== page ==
Main Street remade : a case study of eminent domain use in Port Chester, New York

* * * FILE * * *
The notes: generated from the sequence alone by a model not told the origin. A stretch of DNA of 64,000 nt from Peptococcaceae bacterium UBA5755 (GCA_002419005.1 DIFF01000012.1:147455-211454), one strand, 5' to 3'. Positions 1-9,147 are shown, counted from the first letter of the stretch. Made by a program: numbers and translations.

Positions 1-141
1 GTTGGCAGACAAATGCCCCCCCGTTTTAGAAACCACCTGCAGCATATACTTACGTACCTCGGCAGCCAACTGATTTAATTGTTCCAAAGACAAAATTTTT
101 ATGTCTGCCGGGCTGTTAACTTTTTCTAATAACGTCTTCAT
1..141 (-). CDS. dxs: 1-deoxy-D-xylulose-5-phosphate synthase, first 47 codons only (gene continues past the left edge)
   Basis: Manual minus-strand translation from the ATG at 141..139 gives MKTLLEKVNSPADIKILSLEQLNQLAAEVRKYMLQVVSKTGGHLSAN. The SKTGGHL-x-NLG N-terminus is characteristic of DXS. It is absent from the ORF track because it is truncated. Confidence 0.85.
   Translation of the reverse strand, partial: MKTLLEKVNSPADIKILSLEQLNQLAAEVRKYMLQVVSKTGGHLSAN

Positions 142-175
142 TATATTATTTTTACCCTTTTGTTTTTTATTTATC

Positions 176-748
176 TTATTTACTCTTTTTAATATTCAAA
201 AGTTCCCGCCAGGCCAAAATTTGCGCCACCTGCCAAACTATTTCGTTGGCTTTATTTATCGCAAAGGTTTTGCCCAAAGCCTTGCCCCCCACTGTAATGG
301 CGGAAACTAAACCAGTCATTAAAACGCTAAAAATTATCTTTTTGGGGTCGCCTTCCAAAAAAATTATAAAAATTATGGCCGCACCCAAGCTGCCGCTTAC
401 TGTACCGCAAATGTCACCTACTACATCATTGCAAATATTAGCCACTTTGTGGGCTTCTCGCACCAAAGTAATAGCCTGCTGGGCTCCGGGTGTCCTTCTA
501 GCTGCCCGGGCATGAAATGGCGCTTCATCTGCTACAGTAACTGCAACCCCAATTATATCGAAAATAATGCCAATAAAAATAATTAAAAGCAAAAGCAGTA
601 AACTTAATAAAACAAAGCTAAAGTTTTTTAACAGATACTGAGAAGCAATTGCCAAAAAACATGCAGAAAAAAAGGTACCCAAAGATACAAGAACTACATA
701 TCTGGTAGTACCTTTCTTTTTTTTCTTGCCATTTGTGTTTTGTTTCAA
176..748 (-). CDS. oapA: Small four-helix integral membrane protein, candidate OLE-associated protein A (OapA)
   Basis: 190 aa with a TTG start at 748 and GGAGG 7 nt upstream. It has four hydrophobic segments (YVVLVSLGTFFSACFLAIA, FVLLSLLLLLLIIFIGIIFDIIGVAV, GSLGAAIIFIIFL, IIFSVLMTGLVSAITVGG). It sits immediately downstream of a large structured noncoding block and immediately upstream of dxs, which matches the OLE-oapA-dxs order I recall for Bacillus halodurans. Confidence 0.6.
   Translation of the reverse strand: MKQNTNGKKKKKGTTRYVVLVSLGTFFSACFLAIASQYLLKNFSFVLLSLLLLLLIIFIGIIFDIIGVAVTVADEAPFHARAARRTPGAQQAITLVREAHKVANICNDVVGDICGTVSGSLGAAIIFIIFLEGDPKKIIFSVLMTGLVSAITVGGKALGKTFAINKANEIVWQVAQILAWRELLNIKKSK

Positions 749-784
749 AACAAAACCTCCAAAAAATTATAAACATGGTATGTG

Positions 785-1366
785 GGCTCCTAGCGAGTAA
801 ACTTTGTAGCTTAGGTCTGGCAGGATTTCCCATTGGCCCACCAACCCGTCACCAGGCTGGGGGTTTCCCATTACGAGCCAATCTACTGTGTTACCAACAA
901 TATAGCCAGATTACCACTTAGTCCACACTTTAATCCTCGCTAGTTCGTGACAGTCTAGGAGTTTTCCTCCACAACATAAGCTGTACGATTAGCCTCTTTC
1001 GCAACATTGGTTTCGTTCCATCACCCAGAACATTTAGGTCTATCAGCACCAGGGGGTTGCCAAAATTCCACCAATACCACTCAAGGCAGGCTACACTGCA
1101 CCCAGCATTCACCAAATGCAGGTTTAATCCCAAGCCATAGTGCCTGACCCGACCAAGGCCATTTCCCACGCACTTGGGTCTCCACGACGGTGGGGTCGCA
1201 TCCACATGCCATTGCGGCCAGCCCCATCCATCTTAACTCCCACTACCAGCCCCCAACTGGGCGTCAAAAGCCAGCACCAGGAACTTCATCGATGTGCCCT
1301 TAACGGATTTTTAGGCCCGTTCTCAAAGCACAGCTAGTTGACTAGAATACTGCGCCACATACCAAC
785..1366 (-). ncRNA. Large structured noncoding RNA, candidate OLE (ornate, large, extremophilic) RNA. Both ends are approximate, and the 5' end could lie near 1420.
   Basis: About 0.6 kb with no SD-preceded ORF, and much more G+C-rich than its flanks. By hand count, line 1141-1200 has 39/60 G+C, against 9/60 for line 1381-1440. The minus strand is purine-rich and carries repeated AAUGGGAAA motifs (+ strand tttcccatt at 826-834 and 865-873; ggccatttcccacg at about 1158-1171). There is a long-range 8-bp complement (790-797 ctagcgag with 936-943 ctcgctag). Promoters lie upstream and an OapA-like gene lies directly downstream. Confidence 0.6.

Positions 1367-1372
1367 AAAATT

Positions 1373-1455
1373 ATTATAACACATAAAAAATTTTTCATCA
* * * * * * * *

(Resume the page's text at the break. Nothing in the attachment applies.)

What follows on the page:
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In the late 1990s, looking to improve its fiscal situation, the Village of Port Chester, New York, decided to approve the redevelopment of a 27-acre site that comprised a large section of its downtown. The centerpiece of the 1999 plan was a big-box shopping center and multi-tier parking structure. To build the project, Port Chester used eminent domain to raze most of its South Main Street, along with adjacent blocks--an area already full of small shops and businesses. The village took this action in the name of “public good,” replacing the small-scale buildings and family owned businesses with big-box retail--including Costco, a Loews multiplex, DSW shoes and Bed Bath & Beyond. The village’s goal was to replace a “blighted” area (the term a vestige of legal and rhetorical constructs surrounding mid-20th century urban renewal) with a more upscale one--bringing in, as officials saw it, more tax revenue and creating jobs. This dissertation examines the mechanics and the consequences of this kind of large-scale land clearance, especially in the context of a small suburban municipality. Far from being an anomaly, the Port Chester project is an example of an ongoing trend: the use of eminent domain in the service of economic development, which we can see as a kind of present-day urban renewal.